Disease and Death in Eighteenth-Century Literature and Culture

Disease and Death in Eighteenth-Century Literature and Culture: Fashioning the Unfashionable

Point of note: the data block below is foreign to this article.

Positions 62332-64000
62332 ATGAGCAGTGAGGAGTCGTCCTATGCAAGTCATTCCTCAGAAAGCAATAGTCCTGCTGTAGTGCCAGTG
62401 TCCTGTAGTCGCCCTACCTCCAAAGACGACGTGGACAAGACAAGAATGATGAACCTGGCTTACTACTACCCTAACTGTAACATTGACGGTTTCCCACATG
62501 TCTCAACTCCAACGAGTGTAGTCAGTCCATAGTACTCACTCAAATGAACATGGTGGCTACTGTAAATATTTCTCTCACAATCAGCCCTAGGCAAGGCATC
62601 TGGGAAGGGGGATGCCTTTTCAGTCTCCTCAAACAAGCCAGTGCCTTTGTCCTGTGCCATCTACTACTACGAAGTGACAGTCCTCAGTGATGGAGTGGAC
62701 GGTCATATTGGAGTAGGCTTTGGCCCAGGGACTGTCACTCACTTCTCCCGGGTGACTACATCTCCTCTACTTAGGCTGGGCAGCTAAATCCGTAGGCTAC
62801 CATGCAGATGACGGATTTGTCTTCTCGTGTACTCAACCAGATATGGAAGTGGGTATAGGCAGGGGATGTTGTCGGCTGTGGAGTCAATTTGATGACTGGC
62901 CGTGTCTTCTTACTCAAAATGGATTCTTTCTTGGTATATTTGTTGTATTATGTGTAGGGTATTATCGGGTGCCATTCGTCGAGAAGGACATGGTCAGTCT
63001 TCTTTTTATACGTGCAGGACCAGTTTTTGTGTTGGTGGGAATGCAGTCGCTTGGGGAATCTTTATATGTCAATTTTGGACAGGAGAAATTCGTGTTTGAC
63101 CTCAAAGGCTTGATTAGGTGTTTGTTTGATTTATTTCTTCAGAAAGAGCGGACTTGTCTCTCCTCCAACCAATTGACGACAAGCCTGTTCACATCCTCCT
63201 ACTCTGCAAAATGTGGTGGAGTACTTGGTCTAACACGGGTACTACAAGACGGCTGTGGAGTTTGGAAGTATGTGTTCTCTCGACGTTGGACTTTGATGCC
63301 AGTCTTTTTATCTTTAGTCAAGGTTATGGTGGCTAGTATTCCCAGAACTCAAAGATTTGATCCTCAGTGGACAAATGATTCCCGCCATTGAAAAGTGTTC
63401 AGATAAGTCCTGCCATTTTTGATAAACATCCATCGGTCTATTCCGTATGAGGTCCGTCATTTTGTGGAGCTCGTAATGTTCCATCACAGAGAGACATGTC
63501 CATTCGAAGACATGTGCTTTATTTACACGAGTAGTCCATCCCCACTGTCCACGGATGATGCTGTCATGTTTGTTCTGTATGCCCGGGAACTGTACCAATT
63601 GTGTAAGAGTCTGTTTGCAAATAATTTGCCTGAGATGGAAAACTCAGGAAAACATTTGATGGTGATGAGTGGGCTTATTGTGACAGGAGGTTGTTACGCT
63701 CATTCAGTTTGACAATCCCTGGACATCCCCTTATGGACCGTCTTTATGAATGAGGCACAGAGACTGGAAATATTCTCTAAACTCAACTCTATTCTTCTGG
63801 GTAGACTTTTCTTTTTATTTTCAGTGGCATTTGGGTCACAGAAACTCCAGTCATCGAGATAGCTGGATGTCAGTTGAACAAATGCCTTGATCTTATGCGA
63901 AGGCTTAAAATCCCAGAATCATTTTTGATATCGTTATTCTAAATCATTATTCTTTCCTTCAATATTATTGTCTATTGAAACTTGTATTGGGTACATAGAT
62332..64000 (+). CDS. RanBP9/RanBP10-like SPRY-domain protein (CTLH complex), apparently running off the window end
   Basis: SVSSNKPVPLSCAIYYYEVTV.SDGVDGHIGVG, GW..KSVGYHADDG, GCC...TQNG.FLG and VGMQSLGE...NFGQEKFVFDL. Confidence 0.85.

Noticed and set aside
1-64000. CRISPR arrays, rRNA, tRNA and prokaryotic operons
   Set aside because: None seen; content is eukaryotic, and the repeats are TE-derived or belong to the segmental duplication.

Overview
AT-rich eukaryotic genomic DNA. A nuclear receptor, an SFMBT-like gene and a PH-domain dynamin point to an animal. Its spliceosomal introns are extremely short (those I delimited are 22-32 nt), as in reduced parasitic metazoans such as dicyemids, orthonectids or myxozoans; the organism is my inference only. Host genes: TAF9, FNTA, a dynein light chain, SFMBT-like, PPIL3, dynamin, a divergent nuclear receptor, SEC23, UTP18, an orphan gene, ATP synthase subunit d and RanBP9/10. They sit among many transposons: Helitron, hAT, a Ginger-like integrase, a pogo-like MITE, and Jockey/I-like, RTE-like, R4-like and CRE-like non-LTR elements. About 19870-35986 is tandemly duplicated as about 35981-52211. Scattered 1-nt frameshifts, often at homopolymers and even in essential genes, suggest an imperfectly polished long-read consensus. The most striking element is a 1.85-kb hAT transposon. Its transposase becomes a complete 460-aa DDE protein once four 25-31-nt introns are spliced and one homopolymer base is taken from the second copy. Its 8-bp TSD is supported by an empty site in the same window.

This volume is one of the publications arising out of the Leverhulme Trust research project ‘Fashionable Diseases: Medicine, Literature and Culture, 1660–1832’, which was conducted between 2013 and 2016 by members of the English division at the University of Northumbria and of the History Department at the University of Newcastle. The purpose of the project was to investigate how certain diseases, some of them extremely unpleasant, or even destructive to life, became fashionable during certain periods, as ideas about culture and the valuation of specific modes of living, suffering and dying change. In the period of the project, for example, mental conditions such as melancholy continued, at least in certain circles, to enjoy a high degree of fashionability, as they had since the early seventeenth century, partly because of their association with intelligence and creativity, and subsequently with nerves and sensibility. More physically painful conditions, such as gout, or even some kinds of stomach ailment, such as biliousness and indigestion, could also acquire a fashionable profile, not least because they tended to arise from high living and the means to indulge continually in the finer things in life. Even consumption, a disease that was generally a death sentence, had a high level of social valuation: it was believed not only to bestow a measure of ethereality, and therefore of beauty, on the sufferer, but also to heighten the perceptions and to allow time to approach death with equanimity. Moreover, susceptibility to the disease was associated, as with melancholy, with individuals of heightened sensitivities.

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